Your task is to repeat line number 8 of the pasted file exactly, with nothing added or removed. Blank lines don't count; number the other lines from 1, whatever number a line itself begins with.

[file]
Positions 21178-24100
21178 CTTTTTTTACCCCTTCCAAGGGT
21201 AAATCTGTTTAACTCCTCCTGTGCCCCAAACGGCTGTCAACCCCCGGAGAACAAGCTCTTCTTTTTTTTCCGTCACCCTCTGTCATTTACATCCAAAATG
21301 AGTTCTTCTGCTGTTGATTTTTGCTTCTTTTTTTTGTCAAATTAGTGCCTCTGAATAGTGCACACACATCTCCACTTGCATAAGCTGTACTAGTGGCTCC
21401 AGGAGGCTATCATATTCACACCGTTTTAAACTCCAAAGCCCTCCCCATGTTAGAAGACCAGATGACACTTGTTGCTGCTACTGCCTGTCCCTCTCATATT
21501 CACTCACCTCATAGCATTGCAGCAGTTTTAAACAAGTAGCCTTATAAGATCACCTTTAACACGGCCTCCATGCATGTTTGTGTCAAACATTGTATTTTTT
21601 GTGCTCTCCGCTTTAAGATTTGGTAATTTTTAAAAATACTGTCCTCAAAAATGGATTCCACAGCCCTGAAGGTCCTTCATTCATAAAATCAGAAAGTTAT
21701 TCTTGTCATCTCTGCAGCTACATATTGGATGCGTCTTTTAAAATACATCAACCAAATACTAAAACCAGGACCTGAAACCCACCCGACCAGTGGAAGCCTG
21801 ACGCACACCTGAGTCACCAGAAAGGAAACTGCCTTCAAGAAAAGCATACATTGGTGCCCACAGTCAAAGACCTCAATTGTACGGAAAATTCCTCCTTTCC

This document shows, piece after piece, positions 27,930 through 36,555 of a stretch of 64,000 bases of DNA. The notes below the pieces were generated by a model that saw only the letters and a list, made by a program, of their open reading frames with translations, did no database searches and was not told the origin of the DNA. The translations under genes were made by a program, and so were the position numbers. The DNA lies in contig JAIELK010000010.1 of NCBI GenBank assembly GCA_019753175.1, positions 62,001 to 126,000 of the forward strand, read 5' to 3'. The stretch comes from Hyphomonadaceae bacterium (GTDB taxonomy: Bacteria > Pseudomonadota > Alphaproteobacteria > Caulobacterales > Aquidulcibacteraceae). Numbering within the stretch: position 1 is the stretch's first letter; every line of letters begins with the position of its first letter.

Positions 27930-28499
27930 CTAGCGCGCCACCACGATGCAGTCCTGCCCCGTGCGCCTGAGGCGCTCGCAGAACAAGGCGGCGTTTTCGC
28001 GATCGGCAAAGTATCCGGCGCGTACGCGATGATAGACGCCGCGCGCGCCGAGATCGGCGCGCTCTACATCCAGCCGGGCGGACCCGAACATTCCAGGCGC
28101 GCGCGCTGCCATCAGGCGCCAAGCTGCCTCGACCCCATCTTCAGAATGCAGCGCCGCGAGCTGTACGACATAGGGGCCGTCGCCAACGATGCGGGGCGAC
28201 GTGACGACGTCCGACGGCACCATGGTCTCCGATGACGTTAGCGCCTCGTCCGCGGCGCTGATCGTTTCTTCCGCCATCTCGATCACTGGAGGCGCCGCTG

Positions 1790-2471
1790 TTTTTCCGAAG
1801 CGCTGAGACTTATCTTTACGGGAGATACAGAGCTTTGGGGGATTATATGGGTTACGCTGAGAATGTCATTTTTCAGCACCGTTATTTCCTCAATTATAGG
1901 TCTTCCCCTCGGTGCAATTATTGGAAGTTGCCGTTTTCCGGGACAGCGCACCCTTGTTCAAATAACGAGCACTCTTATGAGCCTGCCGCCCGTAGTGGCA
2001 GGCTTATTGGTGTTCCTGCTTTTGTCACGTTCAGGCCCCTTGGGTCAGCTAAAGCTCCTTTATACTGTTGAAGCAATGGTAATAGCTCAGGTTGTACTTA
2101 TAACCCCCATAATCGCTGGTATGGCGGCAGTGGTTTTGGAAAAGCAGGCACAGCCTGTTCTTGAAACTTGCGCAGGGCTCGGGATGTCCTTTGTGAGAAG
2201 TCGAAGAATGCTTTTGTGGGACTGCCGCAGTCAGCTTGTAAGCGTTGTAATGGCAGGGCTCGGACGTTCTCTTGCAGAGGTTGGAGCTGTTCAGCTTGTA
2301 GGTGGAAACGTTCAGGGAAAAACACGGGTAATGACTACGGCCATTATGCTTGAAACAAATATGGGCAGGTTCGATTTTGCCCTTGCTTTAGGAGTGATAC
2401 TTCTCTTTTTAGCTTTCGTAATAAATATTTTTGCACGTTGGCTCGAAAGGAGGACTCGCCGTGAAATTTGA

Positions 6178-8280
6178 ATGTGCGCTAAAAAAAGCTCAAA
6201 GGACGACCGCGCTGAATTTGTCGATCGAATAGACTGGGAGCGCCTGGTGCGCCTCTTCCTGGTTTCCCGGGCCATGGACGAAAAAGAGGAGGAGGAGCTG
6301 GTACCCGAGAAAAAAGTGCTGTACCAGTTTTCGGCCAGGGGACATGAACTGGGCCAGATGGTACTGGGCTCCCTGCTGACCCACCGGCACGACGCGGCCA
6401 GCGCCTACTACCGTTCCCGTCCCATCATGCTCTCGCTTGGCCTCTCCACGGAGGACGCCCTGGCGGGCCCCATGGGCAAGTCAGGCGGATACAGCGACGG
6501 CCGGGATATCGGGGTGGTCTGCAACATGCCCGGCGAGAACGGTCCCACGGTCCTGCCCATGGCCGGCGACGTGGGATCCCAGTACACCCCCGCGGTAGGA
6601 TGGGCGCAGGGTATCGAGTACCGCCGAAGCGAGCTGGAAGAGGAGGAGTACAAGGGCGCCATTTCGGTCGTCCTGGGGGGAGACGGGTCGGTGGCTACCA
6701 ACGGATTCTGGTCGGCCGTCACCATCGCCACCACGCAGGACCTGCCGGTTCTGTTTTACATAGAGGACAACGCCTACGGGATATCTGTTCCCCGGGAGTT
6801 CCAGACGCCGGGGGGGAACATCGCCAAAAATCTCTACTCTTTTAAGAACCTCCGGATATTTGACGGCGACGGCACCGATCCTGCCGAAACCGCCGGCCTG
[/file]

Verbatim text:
21701 TCTTGTCATCTCTGCAGCTACATATTGGATGCGTCTTTTAAAATACATCAACCAAATACTAAAACCAGGACCTGAAACCCACCCGACCAGTGGAAGCCTG